The Descendants of Seth as the Sons of God
by Jon H Benson
(Whitehall, PA USA)
There are at least a few people who believe that the reference to the sons of God, in Genesis, is a reference to the righteous descendants of Seth. Jesus refers to his followers as his brothers and sister, and as sons and daughters of God. So this need not refer to angels.
These people, having kept to the commandments of God, having abstained from the wantonness and lusts of the descendants of Cain, were still, to a greater extent, close to God's original creation in both physical and spiritual likeness.
As time went on, however, they became enamored of the women of Cain's line, and began to intermarry with them. In this way, the righteous were slowly being overcome by the wicked, even as the righteous Israel was led into sin by the trickery of Balaam. But the resulting offspring of these righteous men, bearing more lightly the curse than Cain's heirs, would likely have produced physically greater men, with all the lusts inherent in the unrighteous.
As for the idea of angels/demons procreating, Jesus, when answering the question put to him about marriage in heaven, says that when we get there we will be like the angels, who neither marry nor have children. It would seem unlikely that God have would allowed this intermingling, even if it was physically possible. And one has to assume that it would be the fallen angels that were responsible, since the righteous, unfallen angels would not be likely to be tempted to mate with human women.
If they had already resisted the temptation to join with Satan in his rebellion, it doesn't seem likely that they would fall prey to the wiles of fallen women, no matter what they looked like. The unfallen angels would have been able to see sin for what it truly is.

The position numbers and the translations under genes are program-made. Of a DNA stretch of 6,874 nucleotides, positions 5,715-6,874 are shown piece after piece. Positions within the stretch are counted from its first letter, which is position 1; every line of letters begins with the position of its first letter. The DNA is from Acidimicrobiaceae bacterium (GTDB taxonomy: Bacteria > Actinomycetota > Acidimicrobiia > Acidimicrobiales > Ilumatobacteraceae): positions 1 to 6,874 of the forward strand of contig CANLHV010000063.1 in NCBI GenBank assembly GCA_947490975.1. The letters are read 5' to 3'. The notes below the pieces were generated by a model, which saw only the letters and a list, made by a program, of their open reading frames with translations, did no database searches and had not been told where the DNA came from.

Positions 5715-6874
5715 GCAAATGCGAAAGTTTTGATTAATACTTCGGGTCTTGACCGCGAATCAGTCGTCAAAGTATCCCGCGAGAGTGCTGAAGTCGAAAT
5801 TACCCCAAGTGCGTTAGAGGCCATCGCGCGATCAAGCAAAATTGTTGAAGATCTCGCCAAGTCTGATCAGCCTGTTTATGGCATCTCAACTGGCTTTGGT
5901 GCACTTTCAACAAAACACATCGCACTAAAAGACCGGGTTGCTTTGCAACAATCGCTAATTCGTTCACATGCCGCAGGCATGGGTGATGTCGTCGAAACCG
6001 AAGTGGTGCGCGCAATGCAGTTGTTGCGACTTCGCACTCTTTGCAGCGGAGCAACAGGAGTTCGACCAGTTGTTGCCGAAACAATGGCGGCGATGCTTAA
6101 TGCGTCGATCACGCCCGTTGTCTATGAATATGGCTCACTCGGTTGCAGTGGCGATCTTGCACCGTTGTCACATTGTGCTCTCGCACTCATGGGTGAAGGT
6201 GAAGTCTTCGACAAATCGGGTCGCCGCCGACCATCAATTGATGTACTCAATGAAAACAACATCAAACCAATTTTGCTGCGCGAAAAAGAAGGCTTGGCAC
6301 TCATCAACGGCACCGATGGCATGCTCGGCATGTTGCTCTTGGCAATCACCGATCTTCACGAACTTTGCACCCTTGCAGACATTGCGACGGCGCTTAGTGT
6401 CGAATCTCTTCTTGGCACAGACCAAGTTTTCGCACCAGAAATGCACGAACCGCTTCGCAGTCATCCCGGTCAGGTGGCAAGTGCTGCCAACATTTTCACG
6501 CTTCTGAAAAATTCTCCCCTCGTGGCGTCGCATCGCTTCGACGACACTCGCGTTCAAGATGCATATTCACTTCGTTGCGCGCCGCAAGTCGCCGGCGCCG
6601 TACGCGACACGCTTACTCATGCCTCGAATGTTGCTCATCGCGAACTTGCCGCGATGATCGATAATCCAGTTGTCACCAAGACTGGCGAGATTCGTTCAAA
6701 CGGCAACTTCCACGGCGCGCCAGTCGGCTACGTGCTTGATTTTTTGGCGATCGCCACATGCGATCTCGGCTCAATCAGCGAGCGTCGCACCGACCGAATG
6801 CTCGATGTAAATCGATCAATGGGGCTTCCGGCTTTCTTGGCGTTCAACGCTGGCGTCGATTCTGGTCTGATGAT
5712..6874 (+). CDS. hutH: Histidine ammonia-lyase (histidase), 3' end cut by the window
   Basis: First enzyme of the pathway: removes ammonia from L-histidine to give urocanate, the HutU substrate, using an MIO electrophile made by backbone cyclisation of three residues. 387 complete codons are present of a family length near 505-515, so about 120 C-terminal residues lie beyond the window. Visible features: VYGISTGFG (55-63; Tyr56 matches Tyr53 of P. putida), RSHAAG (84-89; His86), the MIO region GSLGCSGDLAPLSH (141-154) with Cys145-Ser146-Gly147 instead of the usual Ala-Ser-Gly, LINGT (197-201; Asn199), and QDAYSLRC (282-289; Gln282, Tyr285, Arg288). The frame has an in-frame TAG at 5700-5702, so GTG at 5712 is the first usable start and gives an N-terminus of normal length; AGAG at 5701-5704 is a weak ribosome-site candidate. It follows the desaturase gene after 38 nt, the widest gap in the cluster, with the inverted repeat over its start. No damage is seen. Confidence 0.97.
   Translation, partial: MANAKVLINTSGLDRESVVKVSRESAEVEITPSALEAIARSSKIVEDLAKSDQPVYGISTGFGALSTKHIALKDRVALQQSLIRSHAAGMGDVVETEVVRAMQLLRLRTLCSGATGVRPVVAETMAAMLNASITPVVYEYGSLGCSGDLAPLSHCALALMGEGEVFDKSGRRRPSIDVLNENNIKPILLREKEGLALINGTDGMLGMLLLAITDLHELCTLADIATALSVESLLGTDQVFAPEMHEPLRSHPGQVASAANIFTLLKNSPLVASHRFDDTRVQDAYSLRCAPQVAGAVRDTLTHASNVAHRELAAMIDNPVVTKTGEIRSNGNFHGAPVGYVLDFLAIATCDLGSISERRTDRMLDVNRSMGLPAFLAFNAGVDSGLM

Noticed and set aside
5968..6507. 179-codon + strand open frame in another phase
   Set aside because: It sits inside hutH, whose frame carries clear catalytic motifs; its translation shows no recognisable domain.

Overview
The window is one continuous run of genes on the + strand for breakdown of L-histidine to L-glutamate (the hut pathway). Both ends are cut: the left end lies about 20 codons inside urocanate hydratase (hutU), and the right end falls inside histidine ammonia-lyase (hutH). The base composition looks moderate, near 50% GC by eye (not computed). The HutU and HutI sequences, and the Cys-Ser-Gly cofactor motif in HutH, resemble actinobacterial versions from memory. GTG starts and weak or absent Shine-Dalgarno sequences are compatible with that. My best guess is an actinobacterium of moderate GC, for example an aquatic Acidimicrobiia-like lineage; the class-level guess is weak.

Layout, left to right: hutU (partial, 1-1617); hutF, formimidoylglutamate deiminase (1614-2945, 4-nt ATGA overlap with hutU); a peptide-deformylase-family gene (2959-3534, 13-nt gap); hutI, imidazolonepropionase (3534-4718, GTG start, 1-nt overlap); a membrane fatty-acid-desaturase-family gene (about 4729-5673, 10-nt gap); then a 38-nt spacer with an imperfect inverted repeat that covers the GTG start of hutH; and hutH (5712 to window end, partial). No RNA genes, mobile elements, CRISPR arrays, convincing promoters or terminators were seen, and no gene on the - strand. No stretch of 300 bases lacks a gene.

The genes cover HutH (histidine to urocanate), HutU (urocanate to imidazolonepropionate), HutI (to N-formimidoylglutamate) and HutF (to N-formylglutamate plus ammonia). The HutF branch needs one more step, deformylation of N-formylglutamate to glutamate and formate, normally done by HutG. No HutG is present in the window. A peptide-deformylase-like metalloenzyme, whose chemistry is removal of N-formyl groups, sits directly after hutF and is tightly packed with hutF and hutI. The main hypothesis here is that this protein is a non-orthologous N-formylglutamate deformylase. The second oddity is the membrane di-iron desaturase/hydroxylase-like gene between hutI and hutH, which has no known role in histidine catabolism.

As for the sons of God in Job, the reference, again, could mean simply those of God's still righteous creation, those created by him, not at Earth's creation, but still created and unfallen. We are told that all heaven is witness to the events that happen on earth. This would seem to mean more than just the angels, but all of any of whatever worlds God has created.
As to why some of the references to the Nephilim seem like science fiction or fairy tales, one must remember that while WE believe in only one actual God, and angels, (fallen or unfallen), even the ten commandments says only that we should have no other gods above or before God, not that there are no other gods, because, to put God first, removes the power of other gods, real or imagined.
And certainly Satan would have used every opportunity to promote himself or his own angels as gods, even as he tried to do to Jesus during Jesus' temptation in the wilderness. So, even into New Testament times, mistaken ideas of just what the evil angels were capable of would likely have slipped into the writings of the Bible authors.
As for the giants of the post flood times, one must remember that Noah himself lived nearly to the time of Abraham, and his sons (and daughters?) lived well into Abraham's time. (I have seen at least one reference that opines that Melchizedek was likely Shem or Japheth, and this was why Abraham showed him the respect he did.) One should also remember the Epic of Gilgamesh (the following quote is from Wikipedia)
"In order to learn the secret of eternal life, Gilgamesh undertakes a long and perilous journey to find the immortal flood hero, Utnapishtim Noah. He learns that 'The life that you are seeking you will never find. When the gods created man they allotted to him death, but life they retained in their own keeping.' His fame however lived on after his death, because of his 'great building projects', and his account of what Utnapishtim told him happened during the flood."
To the people born after the flood, with their increasingly shortened life spans, Noah and his sons, and likely their immediate offspring, would have seemed to be immortal, since they would have outlived most men by many generations. Likely they were also much more robust physically than the post flood population, both in intellect and in actual size. People in that time might have truly believed that the gods lived among them. And it was Ham, the cursed one, whose descendants settled mainly in the area of Canaan, where much of their idolatry would affect God's chosen people, and those who wrote out the Bible.
And here also, the Nephilim, Raphaim, Anakim etc, rose up again, as some of Noah's offspring again fell into the temptation to copiously reproduce themselves. Ham, in fact, seems the likely source for that specific seed to have risen up in the Promised Land. So, again, it seems unnecessary to invoke angels or demons as the pro-creators of the giants.